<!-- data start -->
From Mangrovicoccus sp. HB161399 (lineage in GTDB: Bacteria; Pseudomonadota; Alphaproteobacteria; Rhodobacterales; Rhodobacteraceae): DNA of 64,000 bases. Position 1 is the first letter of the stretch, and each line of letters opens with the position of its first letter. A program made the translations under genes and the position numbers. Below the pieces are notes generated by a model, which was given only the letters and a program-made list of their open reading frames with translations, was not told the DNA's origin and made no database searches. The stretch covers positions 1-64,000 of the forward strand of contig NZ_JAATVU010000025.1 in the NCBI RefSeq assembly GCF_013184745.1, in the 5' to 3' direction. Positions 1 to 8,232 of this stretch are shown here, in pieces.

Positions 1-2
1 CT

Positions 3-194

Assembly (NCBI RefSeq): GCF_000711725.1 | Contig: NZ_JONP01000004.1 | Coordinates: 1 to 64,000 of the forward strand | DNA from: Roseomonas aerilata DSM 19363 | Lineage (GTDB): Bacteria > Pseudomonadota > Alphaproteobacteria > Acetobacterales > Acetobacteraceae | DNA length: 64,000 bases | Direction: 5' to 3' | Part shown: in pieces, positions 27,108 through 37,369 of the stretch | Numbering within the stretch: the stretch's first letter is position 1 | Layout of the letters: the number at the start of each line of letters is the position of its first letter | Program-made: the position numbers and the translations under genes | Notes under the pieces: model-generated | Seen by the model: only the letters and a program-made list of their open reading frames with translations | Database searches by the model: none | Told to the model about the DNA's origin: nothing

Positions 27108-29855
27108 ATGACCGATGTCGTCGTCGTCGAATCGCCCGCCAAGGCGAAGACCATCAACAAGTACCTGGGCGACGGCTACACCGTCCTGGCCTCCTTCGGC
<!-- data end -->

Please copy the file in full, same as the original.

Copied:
From Mangrovicoccus sp. HB161399 (lineage in GTDB: Bacteria; Pseudomonadota; Alphaproteobacteria; Rhodobacterales; Rhodobacteraceae): DNA of 64,000 bases. Position 1 is the first letter of the stretch, and each line of letters opens with the position of its first letter. A program made the translations under genes and the position numbers. Below the pieces are notes generated by a model, which was given only the letters and a program-made list of their open reading frames with translations, was not told the DNA's origin and made no database searches. The stretch covers positions 1-64,000 of the forward strand of contig NZ_JAATVU010000025.1 in the NCBI RefSeq assembly GCF_013184745.1, in the 5' to 3' direction. Positions 1 to 8,232 of this stretch are shown here, in pieces.

Positions 1-2
1 CT

Positions 3-194

Assembly (NCBI RefSeq): GCF_000711725.1 | Contig: NZ_JONP01000004.1 | Coordinates: 1 to 64,000 of the forward strand | DNA from: Roseomonas aerilata DSM 19363 | Lineage (GTDB): Bacteria > Pseudomonadota > Alphaproteobacteria > Acetobacterales > Acetobacteraceae | DNA length: 64,000 bases | Direction: 5' to 3' | Part shown: in pieces, positions 27,108 through 37,369 of the stretch | Numbering within the stretch: the stretch's first letter is position 1 | Layout of the letters: the number at the start of each line of letters is the position of its first letter | Program-made: the position numbers and the translations under genes | Notes under the pieces: model-generated | Seen by the model: only the letters and a program-made list of their open reading frames with translations | Database searches by the model: none | Told to the model about the DNA's origin: nothing

Positions 27108-29855
27108 ATGACCGATGTCGTCGTCGTCGAATCGCCCGCCAAGGCGAAGACCATCAACAAGTACCTGGGCGACGGCTACACCGTCCTGGCCTCCTTCGGC